Molton v Camroux: CExC 1848

A person of unsound mind bought an annuity from a life assurance society. The society granted the annuities in the ordinary course of its business. The contracts were challenged.
Held: The court referred to the argument that a plea of insanity would not prevail unless the other contracting party knew of it, and said: ‘We are not disposed to lay down so general a proposition, as that all executed contracts bona. fide entered into must be taken as valid, though one of the parties be of unsound mind; we think, however, that we may safely conclude, that when a person, apparently of sound mind, and not known to be otherwise, enters into a contract for the purchase of property which is fair and bona fide, and which is executed and completed, and the property, the subject-matter of the contract, has been paid for and fully enjoyed, and cannot be restored so as to put the parties in statu quo, such contract cannot afterwards be set aside, either by the alleged lunatic, or those who represent him.’

(1848) 2 Exch 487
England and Wales
Cited by:
Appeal fromMolton v Camroux CEC 2-Jan-1848
The buyer of annuities from a company was of unsound mind. The company had acted in its normal course of business.
Held: The court asked ‘whether the mere fact of unsoundness of mind, which was not apparent, is sufficient to vacate a fair . .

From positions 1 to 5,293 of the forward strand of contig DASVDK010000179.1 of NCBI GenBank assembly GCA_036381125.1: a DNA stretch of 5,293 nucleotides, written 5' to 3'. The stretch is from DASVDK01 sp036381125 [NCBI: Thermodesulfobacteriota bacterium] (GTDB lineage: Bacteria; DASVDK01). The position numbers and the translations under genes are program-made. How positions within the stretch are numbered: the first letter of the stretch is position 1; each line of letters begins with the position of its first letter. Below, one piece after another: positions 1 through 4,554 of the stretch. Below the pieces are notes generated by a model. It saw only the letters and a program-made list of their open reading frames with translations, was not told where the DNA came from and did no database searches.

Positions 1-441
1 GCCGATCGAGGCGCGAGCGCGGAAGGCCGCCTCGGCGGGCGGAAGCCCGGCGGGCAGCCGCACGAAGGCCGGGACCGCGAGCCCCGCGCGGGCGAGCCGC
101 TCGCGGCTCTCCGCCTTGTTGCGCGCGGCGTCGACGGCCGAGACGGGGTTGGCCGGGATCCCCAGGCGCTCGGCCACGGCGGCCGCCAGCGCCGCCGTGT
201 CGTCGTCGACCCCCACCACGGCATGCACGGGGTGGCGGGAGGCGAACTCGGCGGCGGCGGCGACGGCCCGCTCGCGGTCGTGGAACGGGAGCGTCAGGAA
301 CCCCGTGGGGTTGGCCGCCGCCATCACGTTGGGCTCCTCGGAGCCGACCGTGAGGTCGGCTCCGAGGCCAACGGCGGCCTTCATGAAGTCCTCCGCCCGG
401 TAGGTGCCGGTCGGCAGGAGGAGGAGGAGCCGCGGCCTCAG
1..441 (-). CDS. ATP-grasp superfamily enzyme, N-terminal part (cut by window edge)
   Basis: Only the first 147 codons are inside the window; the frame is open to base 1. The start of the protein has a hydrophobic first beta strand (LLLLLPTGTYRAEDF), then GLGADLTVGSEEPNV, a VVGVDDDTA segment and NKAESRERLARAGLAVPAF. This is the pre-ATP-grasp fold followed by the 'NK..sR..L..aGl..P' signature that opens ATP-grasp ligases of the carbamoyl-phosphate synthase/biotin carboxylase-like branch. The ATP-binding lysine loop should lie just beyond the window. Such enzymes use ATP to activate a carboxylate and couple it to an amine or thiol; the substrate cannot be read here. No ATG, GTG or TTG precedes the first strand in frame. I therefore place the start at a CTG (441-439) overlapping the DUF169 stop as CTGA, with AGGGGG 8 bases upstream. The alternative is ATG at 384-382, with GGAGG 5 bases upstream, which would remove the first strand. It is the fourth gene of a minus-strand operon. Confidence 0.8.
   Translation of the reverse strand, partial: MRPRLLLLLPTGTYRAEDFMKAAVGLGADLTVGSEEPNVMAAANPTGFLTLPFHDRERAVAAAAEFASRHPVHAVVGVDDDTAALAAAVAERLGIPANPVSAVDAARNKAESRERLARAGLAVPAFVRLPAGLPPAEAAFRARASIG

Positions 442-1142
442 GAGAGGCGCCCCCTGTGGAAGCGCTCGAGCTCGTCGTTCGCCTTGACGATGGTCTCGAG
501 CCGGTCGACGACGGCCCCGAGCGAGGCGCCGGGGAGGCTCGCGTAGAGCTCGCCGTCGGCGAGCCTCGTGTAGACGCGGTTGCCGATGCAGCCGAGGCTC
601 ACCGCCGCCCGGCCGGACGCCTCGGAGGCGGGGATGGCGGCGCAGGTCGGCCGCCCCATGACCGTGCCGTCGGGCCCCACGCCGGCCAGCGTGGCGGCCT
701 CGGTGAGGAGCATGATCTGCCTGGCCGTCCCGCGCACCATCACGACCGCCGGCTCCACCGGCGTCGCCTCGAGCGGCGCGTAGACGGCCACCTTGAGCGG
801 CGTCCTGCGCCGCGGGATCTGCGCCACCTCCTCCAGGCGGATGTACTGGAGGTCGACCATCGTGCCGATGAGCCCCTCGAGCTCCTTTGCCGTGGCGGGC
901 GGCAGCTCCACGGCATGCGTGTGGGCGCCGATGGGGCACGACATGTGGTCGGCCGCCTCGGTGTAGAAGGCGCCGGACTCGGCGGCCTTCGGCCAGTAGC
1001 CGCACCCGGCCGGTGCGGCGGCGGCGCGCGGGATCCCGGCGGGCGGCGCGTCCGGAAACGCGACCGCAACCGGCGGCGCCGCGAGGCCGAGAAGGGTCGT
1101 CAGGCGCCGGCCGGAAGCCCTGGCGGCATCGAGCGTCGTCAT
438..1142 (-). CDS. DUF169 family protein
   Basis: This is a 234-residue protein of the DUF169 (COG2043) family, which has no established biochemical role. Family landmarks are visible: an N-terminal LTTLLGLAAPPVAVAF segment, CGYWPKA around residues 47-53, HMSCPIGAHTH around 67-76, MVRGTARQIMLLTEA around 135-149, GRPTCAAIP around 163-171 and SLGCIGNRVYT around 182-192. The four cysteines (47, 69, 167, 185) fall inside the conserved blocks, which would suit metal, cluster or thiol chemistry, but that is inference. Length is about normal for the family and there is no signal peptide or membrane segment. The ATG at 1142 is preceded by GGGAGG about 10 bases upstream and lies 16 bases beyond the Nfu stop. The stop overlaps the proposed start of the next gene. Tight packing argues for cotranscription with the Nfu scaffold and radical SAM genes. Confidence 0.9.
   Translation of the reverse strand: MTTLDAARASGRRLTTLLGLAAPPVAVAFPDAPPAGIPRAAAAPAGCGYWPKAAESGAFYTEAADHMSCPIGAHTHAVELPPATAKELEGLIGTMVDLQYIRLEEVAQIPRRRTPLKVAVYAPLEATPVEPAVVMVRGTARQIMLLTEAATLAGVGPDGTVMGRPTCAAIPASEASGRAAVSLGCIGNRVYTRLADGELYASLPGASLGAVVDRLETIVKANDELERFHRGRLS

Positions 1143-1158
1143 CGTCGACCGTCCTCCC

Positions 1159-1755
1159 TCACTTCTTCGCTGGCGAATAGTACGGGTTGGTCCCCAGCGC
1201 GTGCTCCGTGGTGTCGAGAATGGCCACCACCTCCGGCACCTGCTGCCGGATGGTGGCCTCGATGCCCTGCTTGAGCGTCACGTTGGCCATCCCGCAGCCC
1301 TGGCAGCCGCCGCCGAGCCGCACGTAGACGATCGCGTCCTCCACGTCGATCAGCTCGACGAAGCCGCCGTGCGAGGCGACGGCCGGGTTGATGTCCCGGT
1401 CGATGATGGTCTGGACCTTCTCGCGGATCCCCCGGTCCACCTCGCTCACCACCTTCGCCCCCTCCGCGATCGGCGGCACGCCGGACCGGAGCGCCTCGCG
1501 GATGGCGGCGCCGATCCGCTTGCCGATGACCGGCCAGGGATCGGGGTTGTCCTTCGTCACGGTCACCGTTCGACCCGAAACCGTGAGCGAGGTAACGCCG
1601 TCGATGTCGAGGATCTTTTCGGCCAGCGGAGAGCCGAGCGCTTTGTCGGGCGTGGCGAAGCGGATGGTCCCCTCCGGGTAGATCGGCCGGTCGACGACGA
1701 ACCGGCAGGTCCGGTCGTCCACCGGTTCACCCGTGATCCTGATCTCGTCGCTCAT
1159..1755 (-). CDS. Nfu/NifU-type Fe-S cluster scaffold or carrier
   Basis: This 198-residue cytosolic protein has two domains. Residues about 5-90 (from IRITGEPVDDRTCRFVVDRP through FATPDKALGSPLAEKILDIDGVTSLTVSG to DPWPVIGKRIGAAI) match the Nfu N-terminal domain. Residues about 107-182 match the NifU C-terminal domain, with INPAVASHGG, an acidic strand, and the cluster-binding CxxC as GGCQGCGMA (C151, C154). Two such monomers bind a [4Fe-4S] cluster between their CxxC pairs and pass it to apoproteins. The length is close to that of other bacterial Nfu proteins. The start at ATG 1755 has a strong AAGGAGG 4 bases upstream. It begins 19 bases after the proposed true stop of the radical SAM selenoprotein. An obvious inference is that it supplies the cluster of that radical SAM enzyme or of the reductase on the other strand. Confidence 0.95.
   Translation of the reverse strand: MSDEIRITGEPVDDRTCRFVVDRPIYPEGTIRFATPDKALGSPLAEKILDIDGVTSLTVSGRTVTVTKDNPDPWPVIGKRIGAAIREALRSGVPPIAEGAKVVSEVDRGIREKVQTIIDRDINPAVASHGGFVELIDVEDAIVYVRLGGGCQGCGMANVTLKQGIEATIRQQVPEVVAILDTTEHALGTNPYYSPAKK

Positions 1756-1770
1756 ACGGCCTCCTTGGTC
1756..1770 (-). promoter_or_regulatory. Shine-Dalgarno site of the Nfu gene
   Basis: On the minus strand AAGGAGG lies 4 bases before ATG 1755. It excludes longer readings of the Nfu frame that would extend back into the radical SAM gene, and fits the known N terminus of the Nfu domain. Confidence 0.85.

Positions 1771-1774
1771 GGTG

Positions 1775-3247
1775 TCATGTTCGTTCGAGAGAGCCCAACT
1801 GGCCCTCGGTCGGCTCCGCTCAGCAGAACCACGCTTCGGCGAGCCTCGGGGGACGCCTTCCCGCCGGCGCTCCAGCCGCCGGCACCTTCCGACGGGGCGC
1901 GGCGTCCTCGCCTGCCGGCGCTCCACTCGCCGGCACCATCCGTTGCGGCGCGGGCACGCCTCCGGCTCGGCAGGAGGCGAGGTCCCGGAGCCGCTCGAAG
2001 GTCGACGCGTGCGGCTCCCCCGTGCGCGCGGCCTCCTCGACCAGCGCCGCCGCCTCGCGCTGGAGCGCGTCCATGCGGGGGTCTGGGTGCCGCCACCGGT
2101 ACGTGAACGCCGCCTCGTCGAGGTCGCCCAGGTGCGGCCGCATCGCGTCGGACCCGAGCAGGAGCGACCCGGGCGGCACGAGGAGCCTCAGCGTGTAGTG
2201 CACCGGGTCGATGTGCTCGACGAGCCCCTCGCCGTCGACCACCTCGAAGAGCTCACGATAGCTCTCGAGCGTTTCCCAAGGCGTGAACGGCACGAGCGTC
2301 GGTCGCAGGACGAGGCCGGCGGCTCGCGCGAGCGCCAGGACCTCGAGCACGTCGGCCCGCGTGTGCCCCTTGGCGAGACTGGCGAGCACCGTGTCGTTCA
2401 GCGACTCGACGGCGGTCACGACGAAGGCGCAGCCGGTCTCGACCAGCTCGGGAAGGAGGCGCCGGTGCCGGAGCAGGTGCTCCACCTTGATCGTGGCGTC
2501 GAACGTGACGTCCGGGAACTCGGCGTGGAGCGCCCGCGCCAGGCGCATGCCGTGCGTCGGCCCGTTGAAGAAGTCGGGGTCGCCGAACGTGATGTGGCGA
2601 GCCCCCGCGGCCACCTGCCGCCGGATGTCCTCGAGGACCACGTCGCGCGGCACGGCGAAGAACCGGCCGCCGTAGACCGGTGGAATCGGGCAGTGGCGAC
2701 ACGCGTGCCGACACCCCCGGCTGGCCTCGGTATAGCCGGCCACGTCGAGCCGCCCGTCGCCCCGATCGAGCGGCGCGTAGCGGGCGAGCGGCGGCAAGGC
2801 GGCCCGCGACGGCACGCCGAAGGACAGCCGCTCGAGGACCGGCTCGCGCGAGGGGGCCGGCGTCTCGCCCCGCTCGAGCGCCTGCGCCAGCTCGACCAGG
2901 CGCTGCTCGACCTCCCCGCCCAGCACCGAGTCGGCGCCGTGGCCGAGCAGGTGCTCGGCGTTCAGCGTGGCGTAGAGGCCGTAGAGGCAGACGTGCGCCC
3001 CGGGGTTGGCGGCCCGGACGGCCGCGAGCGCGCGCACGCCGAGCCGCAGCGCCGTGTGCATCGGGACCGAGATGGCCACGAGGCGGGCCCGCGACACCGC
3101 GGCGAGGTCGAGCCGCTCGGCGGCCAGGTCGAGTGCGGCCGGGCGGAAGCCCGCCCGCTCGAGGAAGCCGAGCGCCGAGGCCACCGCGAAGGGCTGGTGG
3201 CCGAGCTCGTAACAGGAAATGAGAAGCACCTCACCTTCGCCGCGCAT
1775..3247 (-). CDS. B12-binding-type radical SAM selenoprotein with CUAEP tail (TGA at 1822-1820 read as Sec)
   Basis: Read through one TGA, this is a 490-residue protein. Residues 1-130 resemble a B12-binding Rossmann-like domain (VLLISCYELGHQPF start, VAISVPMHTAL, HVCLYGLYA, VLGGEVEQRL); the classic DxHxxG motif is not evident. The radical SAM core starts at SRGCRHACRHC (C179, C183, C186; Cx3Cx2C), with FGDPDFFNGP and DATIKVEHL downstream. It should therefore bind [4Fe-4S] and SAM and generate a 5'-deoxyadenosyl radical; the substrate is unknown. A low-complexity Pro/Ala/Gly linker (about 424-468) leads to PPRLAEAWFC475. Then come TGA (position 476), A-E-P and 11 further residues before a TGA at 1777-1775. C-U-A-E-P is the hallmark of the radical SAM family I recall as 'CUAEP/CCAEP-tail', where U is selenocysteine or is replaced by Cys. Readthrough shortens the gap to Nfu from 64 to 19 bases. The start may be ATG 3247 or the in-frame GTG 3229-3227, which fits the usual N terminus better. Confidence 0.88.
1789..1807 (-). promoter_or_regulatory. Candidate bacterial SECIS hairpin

CitedArcher v Cutler 1980
(New Zealand) The purchaser of land sought specific performance of the contract. The vendor and purchaser had been neighbours. The neighbour needed part of the vendor’s land for access.
Held: A contract made by a person of insufficient mental . .
CitedHart v O’Connor PC 22-Apr-1985
Effect of insanity on making of contract
(New Zealand) The parties disputed the effect in law of an agreement for the sale of land. The transferor had proved not to be of sound mind.
Held: The validity of a contract entered into by a lunatic who is ostensibly sane is to be judged by . .
CitedMasterman-Lister v Brutton and Co, Jewell and Home Counties Dairies (No 1) CA 19-Dec-2002
Capacity for Litigation
The claimant appealed against dismissal of his claims. He had earlier settled a claim for damages, but now sought to re-open it, and to claim in negligence against his former solicitors, saying that he had not had sufficient mental capacity at the . .

Lists of cited by and citing cases may be incomplete.


Updated: 18 December 2021; Ref: scu.252446